The program is particularly fitting in Long Beach, considered the “International City” and home to the second busiest seaport in the country. In fact, Huff said the academy was instrumental in developing the Port of Long Beach’s internship program about five years ago. She said, just last year, the Port hired more than 30 high-school students as interns and many students have continued on into careers. “Once they graduate, it’s a little harder to keep track of them, but we have had many students who have come back and said, ‘Yes, I work in some capacity at the Port or international business or in some other industry,’” Huff said.
The internships not only keep students actively involved in their education, but also directly connect them with what employers are looking for in today’s labor market, she added. “What employers are looking for isn’t necessarily a skill set … what they’re really looking for is somebody who is ready to work, shows up on time, knows how to get along in a team environment and can hit the ground running,” Huff said. “And that’s really the skill sets we are focused on here.”
Hilary McLean, deputy director of Linked Learning Alliance, a statewide association that promotes combining rigorous academics with challenging career-focused education, said the Long Beach Unified School District has committed to take the Linked Learning approach district-wide. “Long Beach is a real shining example,” she said. “Their implementation of Linked Learning is really highly regarded, and their student-success rate is really impressive.”
A report released last year by the Career Academy Support Network at the University of California, Berkeley that reviewed test scores, attendance and graduation rates of academies from 2009-2010 found that 95 percent of seniors attending such academies go on to graduate, compared with 85 percent of students statewide. The study also found that 57 percent of graduates from such academies fulfilled the courses required for admission to University of California or California State University systems, compared to 36 percent of graduates statewide.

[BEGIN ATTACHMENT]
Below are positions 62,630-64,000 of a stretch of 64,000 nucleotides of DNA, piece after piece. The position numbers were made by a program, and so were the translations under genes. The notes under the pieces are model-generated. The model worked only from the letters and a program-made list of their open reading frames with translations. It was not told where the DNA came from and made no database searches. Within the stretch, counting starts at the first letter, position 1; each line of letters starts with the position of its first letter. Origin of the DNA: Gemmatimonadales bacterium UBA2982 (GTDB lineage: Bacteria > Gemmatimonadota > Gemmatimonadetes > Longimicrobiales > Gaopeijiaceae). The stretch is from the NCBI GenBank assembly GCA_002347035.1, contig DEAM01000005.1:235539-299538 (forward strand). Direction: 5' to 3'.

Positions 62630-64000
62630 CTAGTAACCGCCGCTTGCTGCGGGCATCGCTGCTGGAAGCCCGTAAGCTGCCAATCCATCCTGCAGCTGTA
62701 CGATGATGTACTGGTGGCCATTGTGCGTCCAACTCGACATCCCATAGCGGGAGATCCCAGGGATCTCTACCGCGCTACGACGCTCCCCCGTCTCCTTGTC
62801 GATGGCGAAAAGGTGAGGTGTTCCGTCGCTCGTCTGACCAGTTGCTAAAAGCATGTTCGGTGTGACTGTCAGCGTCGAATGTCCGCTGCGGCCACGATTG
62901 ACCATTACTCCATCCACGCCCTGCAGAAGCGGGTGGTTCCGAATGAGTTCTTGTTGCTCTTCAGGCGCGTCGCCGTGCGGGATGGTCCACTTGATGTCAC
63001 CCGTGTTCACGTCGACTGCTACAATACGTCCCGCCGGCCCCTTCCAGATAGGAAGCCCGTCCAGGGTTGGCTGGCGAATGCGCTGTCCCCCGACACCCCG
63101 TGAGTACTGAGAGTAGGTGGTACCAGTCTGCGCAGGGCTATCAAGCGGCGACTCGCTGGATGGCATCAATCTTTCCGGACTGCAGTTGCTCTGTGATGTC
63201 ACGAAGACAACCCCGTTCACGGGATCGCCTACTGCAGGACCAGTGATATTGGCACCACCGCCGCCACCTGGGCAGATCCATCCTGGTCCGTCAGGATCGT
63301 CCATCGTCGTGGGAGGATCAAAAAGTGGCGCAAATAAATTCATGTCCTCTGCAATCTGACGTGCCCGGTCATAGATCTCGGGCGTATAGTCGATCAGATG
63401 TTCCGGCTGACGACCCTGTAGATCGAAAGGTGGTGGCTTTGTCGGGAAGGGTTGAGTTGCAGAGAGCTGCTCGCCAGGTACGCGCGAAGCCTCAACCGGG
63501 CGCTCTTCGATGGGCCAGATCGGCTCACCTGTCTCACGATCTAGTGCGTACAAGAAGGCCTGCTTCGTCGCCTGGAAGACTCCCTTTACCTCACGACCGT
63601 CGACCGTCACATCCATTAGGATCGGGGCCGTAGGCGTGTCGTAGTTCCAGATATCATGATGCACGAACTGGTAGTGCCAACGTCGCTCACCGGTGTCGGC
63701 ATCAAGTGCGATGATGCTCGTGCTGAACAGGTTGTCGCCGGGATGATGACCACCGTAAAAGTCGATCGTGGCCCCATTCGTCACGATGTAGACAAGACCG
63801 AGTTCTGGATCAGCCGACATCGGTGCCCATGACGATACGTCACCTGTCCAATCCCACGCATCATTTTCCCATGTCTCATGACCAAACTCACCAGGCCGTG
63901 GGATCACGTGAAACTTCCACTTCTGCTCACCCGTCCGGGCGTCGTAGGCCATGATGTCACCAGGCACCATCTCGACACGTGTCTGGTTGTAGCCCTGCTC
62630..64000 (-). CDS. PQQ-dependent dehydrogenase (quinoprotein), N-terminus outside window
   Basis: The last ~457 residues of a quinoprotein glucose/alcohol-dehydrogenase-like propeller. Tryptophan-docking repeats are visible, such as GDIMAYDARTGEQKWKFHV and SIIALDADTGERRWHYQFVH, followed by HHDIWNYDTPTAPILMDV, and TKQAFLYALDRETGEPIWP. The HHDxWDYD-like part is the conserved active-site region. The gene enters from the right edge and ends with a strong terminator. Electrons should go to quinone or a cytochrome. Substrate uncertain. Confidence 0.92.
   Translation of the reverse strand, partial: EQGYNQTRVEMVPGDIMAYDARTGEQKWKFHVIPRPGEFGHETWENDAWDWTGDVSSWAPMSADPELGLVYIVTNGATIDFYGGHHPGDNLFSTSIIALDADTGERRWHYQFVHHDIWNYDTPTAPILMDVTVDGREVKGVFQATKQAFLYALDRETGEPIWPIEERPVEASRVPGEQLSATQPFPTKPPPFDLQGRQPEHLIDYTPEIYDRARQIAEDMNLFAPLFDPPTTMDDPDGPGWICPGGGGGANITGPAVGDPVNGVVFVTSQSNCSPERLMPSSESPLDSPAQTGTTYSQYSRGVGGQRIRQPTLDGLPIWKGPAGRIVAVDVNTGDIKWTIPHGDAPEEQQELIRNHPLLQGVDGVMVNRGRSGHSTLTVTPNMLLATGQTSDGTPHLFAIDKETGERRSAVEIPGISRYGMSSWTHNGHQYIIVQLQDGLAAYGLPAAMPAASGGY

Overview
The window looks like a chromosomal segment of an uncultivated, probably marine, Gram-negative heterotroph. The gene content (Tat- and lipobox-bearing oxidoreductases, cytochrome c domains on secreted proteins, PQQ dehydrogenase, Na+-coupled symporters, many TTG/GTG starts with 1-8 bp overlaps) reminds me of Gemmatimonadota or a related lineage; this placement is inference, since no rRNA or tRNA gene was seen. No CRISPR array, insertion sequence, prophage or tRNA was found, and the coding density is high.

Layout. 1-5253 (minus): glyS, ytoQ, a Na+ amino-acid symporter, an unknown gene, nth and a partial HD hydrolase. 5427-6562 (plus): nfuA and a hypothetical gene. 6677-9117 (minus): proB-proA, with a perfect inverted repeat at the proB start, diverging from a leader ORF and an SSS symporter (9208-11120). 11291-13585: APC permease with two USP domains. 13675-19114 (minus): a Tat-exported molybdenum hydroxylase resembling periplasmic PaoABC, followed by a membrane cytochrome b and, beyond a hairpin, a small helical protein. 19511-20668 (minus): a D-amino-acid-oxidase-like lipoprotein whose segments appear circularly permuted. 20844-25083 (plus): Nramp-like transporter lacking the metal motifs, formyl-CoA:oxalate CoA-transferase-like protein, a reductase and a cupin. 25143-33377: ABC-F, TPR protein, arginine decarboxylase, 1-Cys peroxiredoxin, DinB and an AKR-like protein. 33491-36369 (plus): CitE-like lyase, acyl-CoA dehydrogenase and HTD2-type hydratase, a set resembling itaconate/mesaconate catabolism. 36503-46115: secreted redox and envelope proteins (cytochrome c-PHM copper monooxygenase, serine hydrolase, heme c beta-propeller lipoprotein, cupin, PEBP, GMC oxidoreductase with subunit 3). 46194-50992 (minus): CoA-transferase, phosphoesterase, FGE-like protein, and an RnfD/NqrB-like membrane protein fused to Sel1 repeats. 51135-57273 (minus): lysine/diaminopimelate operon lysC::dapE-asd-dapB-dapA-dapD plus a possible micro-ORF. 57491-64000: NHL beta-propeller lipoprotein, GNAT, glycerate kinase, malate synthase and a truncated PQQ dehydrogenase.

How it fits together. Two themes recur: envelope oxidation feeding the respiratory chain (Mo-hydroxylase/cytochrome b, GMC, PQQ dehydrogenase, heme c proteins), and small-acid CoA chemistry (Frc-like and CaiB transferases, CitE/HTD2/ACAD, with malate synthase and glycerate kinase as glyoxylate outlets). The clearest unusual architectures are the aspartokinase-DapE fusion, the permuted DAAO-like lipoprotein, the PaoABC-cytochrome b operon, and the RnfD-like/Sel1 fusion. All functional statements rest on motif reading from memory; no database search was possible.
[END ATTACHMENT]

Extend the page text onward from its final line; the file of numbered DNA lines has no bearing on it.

In addition, even though 50 percent of students enrolled in the academies enter the program as “at-risk students,” they perform better than students at other California high schools, according to the report.
McLean said such academies are becoming more of the norm at high schools across California, particularly after recently enacted legislation known as SB 1458, which aims to change the state’s API to better measure a school’s ability to prepare students for college and career pathways. She said the California State Department of Education and public school advisory committees are currently coming up with recommendations about how the API should evolve.
“There’s been a whole evolution of our educational system, and 15 years ago, we didn’t even have standardized tests,” McLean said. “We’ve built in accountability with statewide tests … and had a vision that it would expand and evolve to include other factors that were reliable and valid … Unfortunately, we stalled out there for a variety of reasons … We’re at a place now where there’s really exciting work happening to look at this anew.”